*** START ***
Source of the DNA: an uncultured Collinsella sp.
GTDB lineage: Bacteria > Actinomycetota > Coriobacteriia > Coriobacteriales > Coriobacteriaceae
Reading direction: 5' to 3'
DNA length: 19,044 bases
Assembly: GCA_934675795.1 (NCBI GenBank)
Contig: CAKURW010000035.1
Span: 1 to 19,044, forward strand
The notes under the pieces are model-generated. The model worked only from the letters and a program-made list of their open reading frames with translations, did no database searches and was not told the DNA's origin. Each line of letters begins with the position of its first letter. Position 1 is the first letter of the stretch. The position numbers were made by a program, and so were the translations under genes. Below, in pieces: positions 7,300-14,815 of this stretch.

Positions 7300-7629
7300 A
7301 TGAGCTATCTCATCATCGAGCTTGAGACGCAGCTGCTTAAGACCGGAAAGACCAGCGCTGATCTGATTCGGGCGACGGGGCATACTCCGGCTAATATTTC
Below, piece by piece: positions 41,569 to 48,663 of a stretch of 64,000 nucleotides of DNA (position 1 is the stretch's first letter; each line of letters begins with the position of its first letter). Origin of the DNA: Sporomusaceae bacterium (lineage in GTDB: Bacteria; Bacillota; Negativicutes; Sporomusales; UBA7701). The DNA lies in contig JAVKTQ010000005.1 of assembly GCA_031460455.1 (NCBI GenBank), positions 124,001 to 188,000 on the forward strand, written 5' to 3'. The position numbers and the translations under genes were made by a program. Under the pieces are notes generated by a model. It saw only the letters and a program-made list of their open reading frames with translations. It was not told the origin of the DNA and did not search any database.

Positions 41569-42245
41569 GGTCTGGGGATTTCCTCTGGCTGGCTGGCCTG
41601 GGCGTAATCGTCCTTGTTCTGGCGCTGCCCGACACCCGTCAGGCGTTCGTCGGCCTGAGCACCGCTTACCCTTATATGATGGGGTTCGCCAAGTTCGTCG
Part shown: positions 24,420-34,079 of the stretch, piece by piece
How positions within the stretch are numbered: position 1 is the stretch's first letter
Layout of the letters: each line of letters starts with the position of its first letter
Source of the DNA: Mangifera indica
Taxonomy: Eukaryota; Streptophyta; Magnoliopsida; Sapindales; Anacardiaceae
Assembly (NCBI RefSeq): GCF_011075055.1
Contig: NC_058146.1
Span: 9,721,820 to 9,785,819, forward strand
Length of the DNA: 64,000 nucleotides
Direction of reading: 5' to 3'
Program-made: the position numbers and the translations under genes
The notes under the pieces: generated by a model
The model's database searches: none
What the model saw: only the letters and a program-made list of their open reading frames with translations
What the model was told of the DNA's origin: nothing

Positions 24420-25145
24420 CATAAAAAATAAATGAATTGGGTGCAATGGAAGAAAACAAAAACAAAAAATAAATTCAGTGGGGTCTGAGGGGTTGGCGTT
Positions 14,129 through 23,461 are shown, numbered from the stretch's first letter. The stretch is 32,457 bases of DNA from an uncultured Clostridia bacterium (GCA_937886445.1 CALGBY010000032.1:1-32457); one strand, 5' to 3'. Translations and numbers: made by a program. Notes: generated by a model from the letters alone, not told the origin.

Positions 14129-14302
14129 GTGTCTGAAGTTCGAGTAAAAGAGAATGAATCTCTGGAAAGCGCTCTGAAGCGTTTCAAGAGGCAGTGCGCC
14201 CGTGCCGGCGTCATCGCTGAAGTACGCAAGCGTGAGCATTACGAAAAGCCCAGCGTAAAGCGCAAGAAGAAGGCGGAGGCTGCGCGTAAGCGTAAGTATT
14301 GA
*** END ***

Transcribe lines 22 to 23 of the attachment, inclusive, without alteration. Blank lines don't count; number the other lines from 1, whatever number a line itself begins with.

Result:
Contig: NC_058146.1
Span: 9,721,820 to 9,785,819, forward strand